Businesses should be held with the same standards as society
- The profit-maximisation motive is only a worthy one if it is enacted within the confines of the law, and of common decency.
- Those who do it just to make money for themselves are the ones to worry about, because that primary motive mostly overwhelms everything else.
'It’s just business.'
I have lost track of how often I’ve heard those words, uttered by business folk to justify bad behaviour. Also: ‘business is business.’
It’s as though there is something magically wonderful about being in business that gives you a free pass.
Businesspeople are so heroic that we must give them some leeway; allow them to cut a few corners in their wonderful quests to bring great products to the people, and to create jobs for everyone. Or should we?
I have been a business adviser for much of my life, so perhaps I should be the last to question the motivations and behaviours of business leaders.
I do indeed believe in the power of businesses, big and small, to create products of great utility and to provide livelihoods to millions.
Is this power being used well, though? Put businessmen aside for a moment. What would you say to an ordinary individual paying his househelp poverty wages?
Or throwing toxic waste out into a nearby river? Or cheating on his taxes? Or corrupting local officials to look the other way while he steals from his community?
These are actions that should excite our outrage if committed by the common folk - so why should they be any different if the word ‘business’ comes into play?
Greed is greed, theft is theft, and pollution is pollution, no matter who does it or why.
The profit-maximisation motive is only a worthy one if it is enacted within the confines of the law, and of common decency. Otherwise it becomes nothing more than the pursuit of unabashed, self-centred greed.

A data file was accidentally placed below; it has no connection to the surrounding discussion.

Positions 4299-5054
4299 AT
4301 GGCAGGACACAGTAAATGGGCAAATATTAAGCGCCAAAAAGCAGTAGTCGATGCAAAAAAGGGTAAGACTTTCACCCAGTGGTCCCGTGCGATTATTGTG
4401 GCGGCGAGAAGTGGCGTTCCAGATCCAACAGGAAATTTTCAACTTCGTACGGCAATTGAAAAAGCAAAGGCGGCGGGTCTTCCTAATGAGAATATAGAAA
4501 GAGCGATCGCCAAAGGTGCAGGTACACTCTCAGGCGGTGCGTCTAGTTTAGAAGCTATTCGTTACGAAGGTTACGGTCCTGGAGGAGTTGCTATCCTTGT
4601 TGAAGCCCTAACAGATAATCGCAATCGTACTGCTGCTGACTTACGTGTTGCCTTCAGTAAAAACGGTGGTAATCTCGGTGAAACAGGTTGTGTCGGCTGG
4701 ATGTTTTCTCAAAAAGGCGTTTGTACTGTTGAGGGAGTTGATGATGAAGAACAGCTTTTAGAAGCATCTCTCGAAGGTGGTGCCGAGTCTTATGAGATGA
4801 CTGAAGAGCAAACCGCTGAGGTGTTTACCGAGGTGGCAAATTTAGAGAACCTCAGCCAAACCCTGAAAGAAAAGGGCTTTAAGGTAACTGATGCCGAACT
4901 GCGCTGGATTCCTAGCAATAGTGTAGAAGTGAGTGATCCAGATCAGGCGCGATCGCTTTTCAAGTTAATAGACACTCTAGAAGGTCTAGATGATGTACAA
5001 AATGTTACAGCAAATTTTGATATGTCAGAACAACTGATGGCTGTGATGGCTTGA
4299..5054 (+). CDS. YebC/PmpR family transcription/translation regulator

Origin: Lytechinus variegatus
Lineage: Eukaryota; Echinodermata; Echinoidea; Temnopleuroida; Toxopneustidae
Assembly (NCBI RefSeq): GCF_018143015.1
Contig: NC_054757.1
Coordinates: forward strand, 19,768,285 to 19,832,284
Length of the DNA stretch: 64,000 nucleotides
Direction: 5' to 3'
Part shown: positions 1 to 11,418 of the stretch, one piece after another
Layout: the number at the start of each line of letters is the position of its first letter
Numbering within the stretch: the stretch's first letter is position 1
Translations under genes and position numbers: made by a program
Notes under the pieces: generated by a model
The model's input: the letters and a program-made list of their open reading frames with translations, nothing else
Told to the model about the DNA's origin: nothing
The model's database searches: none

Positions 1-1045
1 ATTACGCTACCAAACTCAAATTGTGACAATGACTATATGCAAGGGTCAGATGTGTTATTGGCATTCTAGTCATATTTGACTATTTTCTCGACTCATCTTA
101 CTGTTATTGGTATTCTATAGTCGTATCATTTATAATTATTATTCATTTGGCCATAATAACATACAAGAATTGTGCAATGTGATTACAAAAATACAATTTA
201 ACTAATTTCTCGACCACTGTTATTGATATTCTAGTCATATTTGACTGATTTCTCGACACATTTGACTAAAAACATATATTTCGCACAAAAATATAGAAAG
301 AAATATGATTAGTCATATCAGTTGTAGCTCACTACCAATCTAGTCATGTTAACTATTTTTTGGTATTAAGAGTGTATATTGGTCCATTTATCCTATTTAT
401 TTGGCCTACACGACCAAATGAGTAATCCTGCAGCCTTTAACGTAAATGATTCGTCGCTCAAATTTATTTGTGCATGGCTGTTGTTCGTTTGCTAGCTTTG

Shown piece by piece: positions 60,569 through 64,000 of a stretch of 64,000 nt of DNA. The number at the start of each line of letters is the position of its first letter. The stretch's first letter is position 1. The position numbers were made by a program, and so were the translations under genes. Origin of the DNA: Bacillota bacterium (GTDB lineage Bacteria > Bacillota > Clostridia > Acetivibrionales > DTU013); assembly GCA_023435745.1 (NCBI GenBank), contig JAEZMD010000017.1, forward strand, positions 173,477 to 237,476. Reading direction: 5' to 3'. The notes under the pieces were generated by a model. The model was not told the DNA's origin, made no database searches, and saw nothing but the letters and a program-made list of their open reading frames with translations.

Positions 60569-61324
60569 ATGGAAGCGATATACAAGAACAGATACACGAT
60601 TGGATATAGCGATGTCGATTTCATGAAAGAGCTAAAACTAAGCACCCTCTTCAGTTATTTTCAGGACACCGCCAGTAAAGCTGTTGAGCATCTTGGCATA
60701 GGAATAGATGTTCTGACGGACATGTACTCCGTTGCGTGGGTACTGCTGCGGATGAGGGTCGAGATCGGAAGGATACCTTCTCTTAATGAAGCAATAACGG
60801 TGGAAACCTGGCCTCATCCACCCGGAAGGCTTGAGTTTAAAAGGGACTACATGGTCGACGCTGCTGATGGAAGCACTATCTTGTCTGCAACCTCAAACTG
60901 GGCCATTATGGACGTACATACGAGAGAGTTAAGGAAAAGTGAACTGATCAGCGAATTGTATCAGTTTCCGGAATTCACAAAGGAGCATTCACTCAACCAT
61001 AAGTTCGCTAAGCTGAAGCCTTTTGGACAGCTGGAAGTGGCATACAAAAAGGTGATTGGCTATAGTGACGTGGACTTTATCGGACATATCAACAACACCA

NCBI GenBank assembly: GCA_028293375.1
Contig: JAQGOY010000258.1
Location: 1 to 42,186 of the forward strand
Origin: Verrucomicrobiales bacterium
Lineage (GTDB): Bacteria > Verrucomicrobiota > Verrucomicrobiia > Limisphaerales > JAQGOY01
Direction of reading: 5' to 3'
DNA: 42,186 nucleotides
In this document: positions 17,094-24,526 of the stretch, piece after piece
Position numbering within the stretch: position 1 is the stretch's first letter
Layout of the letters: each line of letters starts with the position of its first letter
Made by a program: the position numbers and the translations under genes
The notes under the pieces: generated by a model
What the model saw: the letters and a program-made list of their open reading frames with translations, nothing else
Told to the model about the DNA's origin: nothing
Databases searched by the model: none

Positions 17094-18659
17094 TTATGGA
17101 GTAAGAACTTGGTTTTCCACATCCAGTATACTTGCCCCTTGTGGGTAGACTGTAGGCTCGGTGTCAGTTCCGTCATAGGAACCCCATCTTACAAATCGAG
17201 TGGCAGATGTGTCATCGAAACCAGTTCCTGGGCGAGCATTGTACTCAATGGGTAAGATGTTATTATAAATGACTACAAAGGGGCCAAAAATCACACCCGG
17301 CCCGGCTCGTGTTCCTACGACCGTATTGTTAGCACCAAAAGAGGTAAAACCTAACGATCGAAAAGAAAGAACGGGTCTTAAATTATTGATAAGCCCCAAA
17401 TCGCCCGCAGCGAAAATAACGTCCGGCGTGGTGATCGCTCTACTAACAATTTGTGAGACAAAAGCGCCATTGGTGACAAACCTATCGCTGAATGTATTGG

Do we want to be applauding the selfish actions of those who cut corners everywhere simply to maximise their own gains?
Even those who cause buildings to collapse on innocents and kill them? Or those who supply fake medicines in full knowledge that they do not work?
Or those who put effluent into rivers, killing them off for generations? How’s that as a profit motive?
For society, the undue glorification of scoundrels as ‘tycoons’ and ‘titans’ is just to invite abuse.
We should respect and value those who have the guts to start their own businesses, certainly. But we should also demand that regulations are created, followed and misconduct is punished.
This also applies in the boardrooms of mighty corporations as well. Bad things do not become good things just because we find fancy jargon to disguise them with.
Let’s not hide behind words like ‘restructuring’, ‘efficiency’, ‘optimisation’ or ‘citizenship’ when our intentions are rather different.
Let’s not be willing to look the other way when our fellow board members or senior executives are bending every law or moral standard simply to declare better numbers and pocket higher bonuses.
Business is no different from any other aspect of endeavour. You can’t claim to be a community-centred, devout person in your place of worship, but show us that you are a rapacious lawbreaker in your business.
You are not forgiven just because ‘that’s business’. Ethics and probity are not locational or context-specific.
The truth is that most people put on a show when they are on social display, and reveal their real character in their money-making pursuits.
The willingness to gain by cutting everyone else to the bone, or by stifling competition unnaturally, or by compromising regulators is not heroic; it is indicative of a deep personal malaise.
It is not to be celebrated; it is to be monitored and abated, otherwise naked personal gain can lay waste to entire economies and epochs.
In my observation, it all comes down to why someone goes into business in the first place.
Those who do it just to make money for themselves are the ones to worry about, because that primary motive mostly overwhelms everything else.
Employee engagement, customer excellence and social responsibility are mere slogans to those folks; something to pretend to uphold, smokescreens with which to confuse.
A precious few, however, go into business because they have a belief in a way of doing things; because they have thought of a product that will transform lives; because they wish to instil a standard in the world.
To these people, monetary reward is a by-product of success; it’s not the success itself.
Let’s face it, there aren’t many such faces around. Too many are just hucksters and conmen, and there is no need to extol them as anything else.
Sunny Bindra’s new book, The Bigger Deal, is now on sale. www.sunwords.com